Climate Change and Urban Human Settlements in Sri Lanka
Chathurga Karunanayake
19 ஆகஸ்ட் 2019

Recently, Sri Lanka was listed as the second most affected country from extreme weather conditions by The Global Climate Risk Index 2019,  signifying the dramatic increase in Sri Lanka’s vulnerability to climate change. As revealed by the Climate Change Impact on Human Settlements report, climate change will have a profound negative impact on human settlements. However, even though this aspect has gained vast attention over the globe, evidence from Sri Lanka suggests that human settlements, especially urban communities, have not been given enough attention in adapting to climate change.

Urban Settlements in Sri Lanka

As revealed by the Urban Development, Human Settlements and Infrastructure report, 70% of Sri Lanka’s population is expected to reside in urban settlements by 2030. Thus, providing adequate climate proofing and ensuring the sustainability of such developments are very crucial. Furthermore, as asserted in Defining Urban Sprawl in the Sri Lankan Context: With Special Reference to the Colombo Metropolitan Region, the aforementioned population growth in urban areas will make cities grow, both in number as well as in physical size resulting in, urban sprawl related problems in future. Urban sprawl and urban growth are interlinked and have a direct linkage to human settlements and as such, both urban growth and urban sprawl should be managed wisely, through planning human settlements properly. According to the study on Turning Urban Vision into Policy and Action, Sri Lanka’s urban landscape is dominated by small, urban settlements, clustered along the coast. Furthermore, according to the latest Household Income and Expenditure Survey (HIES), the most common type of housing in urban areas of Sri Lanka is single houses (Figure 1). As asserted in the National Housing Policy, the demand for housing in urban areas in Sri Lanka is to be managed through housing schemes, apartments, condominiums, and housing projects with special focus on underserved settlements. The latter, which are vulnerable to climate change in urban areas, include those in strategic locations with high land value, those on reservations required for new infrastructure like railways, and those which require improvements to infrastructure.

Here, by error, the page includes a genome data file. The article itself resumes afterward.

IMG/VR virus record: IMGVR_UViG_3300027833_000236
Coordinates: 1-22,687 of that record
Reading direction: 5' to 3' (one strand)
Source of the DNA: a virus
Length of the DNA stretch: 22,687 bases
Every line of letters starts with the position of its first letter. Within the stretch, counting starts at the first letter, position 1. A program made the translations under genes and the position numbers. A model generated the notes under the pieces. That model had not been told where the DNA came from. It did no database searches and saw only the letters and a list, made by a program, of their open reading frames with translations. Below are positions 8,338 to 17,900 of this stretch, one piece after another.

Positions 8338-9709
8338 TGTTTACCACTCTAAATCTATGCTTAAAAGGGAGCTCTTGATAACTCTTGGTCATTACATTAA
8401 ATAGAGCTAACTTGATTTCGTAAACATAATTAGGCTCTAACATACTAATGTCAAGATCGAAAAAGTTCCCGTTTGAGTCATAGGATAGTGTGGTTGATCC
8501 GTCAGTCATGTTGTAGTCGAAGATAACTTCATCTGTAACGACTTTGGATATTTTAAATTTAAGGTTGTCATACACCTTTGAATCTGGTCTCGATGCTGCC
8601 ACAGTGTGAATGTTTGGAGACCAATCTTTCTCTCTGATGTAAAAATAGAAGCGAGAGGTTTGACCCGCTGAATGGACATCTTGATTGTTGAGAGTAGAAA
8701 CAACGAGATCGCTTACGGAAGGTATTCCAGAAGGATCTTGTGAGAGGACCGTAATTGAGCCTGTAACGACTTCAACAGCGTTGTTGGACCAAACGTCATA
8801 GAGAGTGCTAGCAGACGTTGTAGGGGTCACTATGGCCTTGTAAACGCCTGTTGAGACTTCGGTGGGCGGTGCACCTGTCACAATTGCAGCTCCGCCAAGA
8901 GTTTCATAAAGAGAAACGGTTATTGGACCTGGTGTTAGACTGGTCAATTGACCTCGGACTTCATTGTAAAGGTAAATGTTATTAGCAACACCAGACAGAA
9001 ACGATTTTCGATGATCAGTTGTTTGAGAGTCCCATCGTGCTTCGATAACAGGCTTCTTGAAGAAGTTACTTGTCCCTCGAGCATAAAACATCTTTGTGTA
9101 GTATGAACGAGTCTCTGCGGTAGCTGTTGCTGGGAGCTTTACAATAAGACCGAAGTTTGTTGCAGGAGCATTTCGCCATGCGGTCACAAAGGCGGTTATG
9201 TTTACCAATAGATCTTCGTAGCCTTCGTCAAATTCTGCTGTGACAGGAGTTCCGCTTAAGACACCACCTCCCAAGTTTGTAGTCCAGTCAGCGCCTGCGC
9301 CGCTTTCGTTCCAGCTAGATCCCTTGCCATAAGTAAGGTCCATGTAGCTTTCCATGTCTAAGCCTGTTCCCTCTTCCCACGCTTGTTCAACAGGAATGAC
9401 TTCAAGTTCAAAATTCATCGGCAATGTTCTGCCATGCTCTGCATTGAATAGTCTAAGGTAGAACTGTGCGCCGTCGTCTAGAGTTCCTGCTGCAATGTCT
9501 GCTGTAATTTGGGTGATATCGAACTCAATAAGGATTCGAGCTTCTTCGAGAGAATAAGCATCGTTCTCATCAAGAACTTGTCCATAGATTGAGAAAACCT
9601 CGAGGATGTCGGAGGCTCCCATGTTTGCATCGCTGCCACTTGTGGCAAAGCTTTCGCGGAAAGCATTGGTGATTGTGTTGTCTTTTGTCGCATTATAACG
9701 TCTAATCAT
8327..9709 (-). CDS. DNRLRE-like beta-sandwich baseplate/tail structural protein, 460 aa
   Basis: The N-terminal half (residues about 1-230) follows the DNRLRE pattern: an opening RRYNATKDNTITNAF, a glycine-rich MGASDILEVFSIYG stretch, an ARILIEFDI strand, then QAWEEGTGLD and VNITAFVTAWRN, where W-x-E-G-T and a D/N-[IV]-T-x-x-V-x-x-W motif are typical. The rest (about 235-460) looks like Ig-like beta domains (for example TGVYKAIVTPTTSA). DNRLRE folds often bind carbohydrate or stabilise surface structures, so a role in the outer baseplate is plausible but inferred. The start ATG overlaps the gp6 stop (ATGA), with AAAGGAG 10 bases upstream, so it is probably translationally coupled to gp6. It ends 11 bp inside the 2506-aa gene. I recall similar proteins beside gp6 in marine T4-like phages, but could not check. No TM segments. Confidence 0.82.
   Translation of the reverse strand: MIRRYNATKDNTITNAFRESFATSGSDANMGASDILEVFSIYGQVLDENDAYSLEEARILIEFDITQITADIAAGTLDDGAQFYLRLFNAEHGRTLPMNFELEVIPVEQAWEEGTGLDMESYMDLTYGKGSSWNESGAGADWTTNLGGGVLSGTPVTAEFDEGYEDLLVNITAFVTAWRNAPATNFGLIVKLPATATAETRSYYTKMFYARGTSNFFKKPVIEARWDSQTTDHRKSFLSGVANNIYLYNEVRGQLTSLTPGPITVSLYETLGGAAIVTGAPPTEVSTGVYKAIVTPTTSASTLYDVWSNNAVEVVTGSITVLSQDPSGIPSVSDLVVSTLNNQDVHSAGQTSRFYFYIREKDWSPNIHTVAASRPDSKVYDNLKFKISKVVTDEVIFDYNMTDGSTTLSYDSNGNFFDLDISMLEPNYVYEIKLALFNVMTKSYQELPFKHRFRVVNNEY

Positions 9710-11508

Impact of Climate Change on Urban Human Settlements

Climate change affects urban settlements in many ways, causing fluctuations in temperature and rainfalls, high incidence of landslides, and rise in sea levels. The Climate Change Vulnerability in Sri Lanka report shows that, with the increase in temperature, the need for adequate cooling and ventilation will grow, leading to a rise in the demand for energy. Furthermore, the report asserts that, as a result of changes in rainfall regimes, the frequency and the intensity of natural disasters such as floods and droughts will also rise. This will have a significant impact on urban settlements and planned expansions of future human settlements, causing erosions and physical damage to infrastructure. Furthermore, floods would impose severe burdens on settlements in low-lying areas, mainly where drainage paths and flood retention areas have been blocked or reclaimed. According to the National Adaptation Plan for Climate Change Impacts in Sri Lanka 2016 – 2025, physical effects of climate change, such as rise in air temperature increased concentration of dust/ soil particles in the atmosphere, and salt water intrusion will adversely affect human settlements by displacing people, damaging houses and near shore settlements, and increasing exposure to pollutants.

 

Tackling the Issue of Climate Change

Climate change is a reality that urban dwellers have to confront and should be tackled systematically. Both mitigation and adaptation strategies are important in this regard. ‘Mitigation’ focuses on the causes of climate change whereas ‘adaptation’ addresses the impacts of climate change. Therefore, Sri Lanka needs an efficient mix of mitigation and adaptation strategies that secure human settlements. Mitigation includes direct reduction of carbon emissions and increase in carbon sinks, namely plants, the ocean, and soil. Mitigation will be helpful in curbing long-term climate change. In terms of adaptation strategies, it is important to encourage climate resilient building designs, introduce green buildings, strengthen building approval processes, introduce green certificates to condominiums, ensure quality housing through enhancing capacity and structure of urban settlements, and strictly monitor the rise in sea levels. Furthermore, it is crucial that in-depth research studies to monitor the impacts of climate change are conducted. A collaborative mixture of aforementioned strategies will not only limit potential risks of climate change, but will promise safe and secure living conditions to urban dwellers in the future.

 

 

 

 

 

 

 

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